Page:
Kendrick Frazier is editor of the Skeptical Inquirer and a fellow of the American Association for the Advancement of Science. He is editor of several anthologies, including Science Under Siege: Defending Science, Exposing Pseudoscience.
Big Scientific Controversy over Little Hobbit People of Flores
Five years ago a stunning discovery on the Indonesian island of Flores rocked the field of paleoanthropology...
Science, Public Policy, and the Planetary Community
It’s What We Do
"Why did you write about [fill in the blank]?" That is a recurring question we get at the Skeptical Inquirer.
Life and Planet
Evolution, Climate Change. Two Grand Themes of AAAS Science Fest.
When the 2008 Nobel Prize in Medicine was awarded to two French virologists for discovering and identifying the HIV virus...
As if more scientific support was needed, a new review of the evidence has again shown no link between vaccines and autism.
April 21, 2009
April 21, 2009
Commentary to appear in the March/April 2009 Skeptical Inquirer
Happy Birthday, Mr. Darwin
You are going to be hearing a lot about Charles Darwin this year. Deservedly so. February 12 was his 200th birthday...
The Obama White House could hardly have a more distinguished set of people in the key science positions.
The Winds message controversy does have lessons about burdens and pressures on pre-war American cryptology.
A new investigation by the NSA confirms that a Japanese message was not heard until after the attack on Pearl Harbor began.
Discovery of HIV Nets 2008 Nobel Prize for Two French Virologists
The discovery of the human immunodeficiency virus (HIV) has been honored with a share of the 2008 Nobel Prize in Physiology...
UFOs: Fact and Fiction—A Special Issue
UFOs fascinate the public and both amuse and frustrate science-minded skeptics. Oh, you thought UFOs were passé...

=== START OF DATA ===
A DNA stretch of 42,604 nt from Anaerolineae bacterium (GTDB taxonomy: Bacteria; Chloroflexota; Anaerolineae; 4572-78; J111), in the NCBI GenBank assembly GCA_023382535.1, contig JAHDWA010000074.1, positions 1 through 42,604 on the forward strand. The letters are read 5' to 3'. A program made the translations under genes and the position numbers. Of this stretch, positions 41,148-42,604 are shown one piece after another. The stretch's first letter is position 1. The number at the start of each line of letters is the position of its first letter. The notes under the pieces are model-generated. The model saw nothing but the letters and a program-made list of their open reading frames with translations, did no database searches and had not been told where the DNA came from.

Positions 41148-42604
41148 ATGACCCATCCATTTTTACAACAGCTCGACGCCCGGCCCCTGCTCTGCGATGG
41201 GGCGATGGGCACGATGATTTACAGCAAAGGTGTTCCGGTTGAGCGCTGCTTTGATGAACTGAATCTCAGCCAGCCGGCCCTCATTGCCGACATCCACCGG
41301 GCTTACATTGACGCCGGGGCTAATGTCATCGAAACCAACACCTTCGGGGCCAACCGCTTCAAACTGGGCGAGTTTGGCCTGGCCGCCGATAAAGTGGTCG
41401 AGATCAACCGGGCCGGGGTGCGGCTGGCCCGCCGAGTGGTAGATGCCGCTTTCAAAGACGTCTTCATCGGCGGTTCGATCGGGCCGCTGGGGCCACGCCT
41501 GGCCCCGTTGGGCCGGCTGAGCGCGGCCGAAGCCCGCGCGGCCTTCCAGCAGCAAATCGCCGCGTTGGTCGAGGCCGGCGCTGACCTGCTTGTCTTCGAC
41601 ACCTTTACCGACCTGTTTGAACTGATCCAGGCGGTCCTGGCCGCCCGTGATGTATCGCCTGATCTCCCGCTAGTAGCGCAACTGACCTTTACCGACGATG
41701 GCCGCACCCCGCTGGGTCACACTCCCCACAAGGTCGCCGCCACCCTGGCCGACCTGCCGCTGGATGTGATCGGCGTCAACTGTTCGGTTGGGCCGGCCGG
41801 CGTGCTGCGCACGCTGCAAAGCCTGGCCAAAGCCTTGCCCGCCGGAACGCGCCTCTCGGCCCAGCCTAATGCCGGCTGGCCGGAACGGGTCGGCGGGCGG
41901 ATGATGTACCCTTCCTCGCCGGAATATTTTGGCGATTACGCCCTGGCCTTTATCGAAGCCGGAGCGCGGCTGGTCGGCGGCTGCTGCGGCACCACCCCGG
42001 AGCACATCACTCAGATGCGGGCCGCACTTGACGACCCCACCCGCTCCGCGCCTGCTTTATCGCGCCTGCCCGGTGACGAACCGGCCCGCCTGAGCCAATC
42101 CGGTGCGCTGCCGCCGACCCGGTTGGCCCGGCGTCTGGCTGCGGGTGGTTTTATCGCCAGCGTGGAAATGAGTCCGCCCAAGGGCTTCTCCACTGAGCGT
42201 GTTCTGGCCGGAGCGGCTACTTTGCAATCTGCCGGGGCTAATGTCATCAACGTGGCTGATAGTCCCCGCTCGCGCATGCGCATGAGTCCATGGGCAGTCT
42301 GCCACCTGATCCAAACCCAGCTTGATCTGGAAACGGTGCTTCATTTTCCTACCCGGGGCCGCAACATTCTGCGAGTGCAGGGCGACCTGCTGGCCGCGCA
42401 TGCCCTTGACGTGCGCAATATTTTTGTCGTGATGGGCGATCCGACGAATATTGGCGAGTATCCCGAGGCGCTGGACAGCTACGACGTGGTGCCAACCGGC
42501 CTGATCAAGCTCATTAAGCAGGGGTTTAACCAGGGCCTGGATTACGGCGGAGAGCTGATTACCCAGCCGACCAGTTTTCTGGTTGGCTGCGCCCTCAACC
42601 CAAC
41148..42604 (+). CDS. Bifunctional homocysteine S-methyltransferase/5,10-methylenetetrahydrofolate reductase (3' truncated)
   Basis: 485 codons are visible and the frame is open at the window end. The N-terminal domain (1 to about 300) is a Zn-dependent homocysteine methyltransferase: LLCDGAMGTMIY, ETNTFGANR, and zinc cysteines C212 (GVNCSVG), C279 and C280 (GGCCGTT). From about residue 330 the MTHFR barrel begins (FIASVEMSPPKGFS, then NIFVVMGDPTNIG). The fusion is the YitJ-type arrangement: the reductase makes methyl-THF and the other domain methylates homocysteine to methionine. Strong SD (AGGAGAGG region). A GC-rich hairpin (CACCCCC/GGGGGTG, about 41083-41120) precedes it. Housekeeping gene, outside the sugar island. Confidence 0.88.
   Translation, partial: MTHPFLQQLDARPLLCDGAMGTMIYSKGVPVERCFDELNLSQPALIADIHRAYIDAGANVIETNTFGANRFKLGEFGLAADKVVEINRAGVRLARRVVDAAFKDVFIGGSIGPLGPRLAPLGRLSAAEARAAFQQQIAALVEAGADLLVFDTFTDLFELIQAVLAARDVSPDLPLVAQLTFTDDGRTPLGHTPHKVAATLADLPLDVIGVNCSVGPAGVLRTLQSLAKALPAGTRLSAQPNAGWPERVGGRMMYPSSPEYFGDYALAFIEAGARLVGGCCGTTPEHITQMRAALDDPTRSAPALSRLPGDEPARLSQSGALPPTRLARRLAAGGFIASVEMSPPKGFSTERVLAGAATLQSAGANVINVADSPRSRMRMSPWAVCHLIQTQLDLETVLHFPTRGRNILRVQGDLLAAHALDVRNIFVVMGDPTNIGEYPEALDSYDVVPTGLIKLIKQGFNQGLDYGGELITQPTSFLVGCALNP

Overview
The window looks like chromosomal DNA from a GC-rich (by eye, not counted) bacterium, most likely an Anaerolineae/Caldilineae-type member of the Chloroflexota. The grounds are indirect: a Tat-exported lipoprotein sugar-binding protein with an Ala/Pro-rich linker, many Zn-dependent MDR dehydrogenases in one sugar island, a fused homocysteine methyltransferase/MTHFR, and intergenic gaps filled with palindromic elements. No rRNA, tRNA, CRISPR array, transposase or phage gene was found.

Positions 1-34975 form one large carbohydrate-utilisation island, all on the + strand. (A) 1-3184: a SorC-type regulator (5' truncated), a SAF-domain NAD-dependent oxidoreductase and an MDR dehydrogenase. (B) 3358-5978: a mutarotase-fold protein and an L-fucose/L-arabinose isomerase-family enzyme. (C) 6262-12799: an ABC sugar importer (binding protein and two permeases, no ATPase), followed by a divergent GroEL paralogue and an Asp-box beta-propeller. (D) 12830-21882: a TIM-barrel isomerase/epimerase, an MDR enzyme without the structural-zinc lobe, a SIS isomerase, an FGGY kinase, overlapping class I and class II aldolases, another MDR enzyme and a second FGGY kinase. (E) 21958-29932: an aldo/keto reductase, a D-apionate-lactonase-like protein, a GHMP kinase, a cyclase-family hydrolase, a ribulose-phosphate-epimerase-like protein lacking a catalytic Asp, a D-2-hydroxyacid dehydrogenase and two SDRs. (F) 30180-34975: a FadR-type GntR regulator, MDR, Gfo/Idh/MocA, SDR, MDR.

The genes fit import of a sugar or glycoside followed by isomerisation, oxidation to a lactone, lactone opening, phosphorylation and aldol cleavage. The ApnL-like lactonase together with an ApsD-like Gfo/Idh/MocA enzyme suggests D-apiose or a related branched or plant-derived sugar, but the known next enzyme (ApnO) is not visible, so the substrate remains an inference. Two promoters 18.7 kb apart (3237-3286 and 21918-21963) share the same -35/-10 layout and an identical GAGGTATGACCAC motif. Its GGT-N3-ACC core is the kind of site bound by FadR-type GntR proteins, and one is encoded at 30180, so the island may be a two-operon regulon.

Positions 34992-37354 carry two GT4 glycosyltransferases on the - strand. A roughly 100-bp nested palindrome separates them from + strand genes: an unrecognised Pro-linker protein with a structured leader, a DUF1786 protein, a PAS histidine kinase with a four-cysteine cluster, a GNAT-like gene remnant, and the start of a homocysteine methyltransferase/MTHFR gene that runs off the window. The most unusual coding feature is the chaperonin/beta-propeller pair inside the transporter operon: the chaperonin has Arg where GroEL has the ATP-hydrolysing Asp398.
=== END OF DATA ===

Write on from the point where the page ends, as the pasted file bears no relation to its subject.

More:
Free Thinking (centerforinquiry.net)
December 24, 2008Kendrick Frazier's Commentary to appear in the March/April 2009 Skeptical Inquirer
Purdue Panel Finds Scientific Misconduct in Researcher’s Bubble Fusion Reports
A Purdue University panel has found a researcher guilty of scientific misconduct in a case of bubble, or desktop, fusion.
Keeping Ahead of the News
We have plenty of riches for you in this issue: five articles, four commentaries, three book reviews, two Forum columns...
A Trio of Questionable Medical Treatments
The three articles under the theme "Questionable Medical Treatments" in this issue delve into problems with modern medicine...
Clarke, Cognition, and the Presidential Campaign
This issue's tributes to Arthur C. Clarke stand as soaring testaments to that seminal figure of the twentieth century.
Kendrick Frazier remembers Arthur C. Clarke
How to Study Reincarnation: Guidelines for Research
Is there a way to empirically study claims of reincarnation to satisfy scientific standards?
Brain Neuroimaging Experiments find ‘Evidence against Existence of Psi’ ... or Do They?
Can imaging of the brain help resolve the debate over whether psi exists or not? Two researchers at Harvard University...
Dangers of Animal Rights Extremists
We haven't before dealt in our pages with the dangers of the extreme animal rights movement...
The Force of Change in China
Our founder Paul Kurtz and I present two reports on China in this issue. They arise out of a stimulating world congress...
In case you were wondering, there really is a reality out there independent of human observers.
Daniel Dennett used his talk on the final morning of the China conference to call for an end to the indoctrination of children.
In the nearly 20 years since our last visit to China, the country has undergone a stunning economic and physical transformation.
A Painful Legal Case is Resolved in Favor of Open Inquiry
I hope everyone will read Carol Tavris's report in this issue on the resolution of a legal case that threatened...
Out of Body and in the Lab: New Experiments Stimulate Seeing Self Elsewhere
Two sets of studies published independently in the same issue of the journal Science demonstrate how...
Protecting Our Valuable Vaccine Programs
Benjamin Franklin championed vaccinations in the early years of our nation. In the past half-century or so, widespread...